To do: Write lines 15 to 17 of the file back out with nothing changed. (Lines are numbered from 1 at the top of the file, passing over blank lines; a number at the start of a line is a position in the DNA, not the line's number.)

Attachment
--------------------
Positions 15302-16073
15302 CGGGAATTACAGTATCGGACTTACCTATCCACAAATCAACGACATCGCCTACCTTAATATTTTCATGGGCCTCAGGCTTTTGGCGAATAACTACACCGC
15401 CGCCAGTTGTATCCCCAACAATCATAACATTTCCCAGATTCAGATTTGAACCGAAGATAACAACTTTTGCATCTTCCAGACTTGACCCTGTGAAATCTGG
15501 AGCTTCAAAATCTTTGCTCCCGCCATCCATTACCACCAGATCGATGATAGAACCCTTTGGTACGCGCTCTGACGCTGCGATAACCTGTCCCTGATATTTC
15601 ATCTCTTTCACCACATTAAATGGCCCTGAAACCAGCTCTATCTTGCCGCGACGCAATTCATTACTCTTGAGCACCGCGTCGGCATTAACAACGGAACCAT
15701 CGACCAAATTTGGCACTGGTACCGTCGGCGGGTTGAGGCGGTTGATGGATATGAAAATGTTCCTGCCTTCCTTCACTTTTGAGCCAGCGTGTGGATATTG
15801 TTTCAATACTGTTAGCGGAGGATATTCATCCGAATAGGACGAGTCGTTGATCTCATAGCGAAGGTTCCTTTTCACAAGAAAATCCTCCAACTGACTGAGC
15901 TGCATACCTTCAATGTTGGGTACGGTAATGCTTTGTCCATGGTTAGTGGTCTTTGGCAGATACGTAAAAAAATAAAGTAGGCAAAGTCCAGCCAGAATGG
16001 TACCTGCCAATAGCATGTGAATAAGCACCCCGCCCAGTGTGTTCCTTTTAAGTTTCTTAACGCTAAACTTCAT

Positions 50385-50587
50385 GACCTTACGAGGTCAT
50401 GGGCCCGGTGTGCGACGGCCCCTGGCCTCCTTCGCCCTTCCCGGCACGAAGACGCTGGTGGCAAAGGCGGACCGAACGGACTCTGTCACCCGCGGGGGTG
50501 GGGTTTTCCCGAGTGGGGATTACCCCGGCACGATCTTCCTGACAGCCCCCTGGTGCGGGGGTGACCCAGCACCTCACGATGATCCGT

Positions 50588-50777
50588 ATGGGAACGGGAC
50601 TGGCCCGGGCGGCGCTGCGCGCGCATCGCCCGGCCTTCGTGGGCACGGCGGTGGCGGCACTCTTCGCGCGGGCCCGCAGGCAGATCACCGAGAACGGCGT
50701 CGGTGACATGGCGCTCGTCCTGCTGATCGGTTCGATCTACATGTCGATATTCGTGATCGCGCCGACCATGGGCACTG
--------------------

50588 ATGGGAACGGGAC
50601 TGGCCCGGGCGGCGCTGCGCGCGCATCGCCCGGCCTTCGTGGGCACGGCGGTGGCGGCACTCTTCGCGCGGGCCCGCAGGCAGATCACCGAGAACGGCGT
50701 CGGTGACATGGCGCTCGTCCTGCTGATCGGTTCGATCTACATGTCGATATTCGTGATCGCGCCGACCATGGGCACTG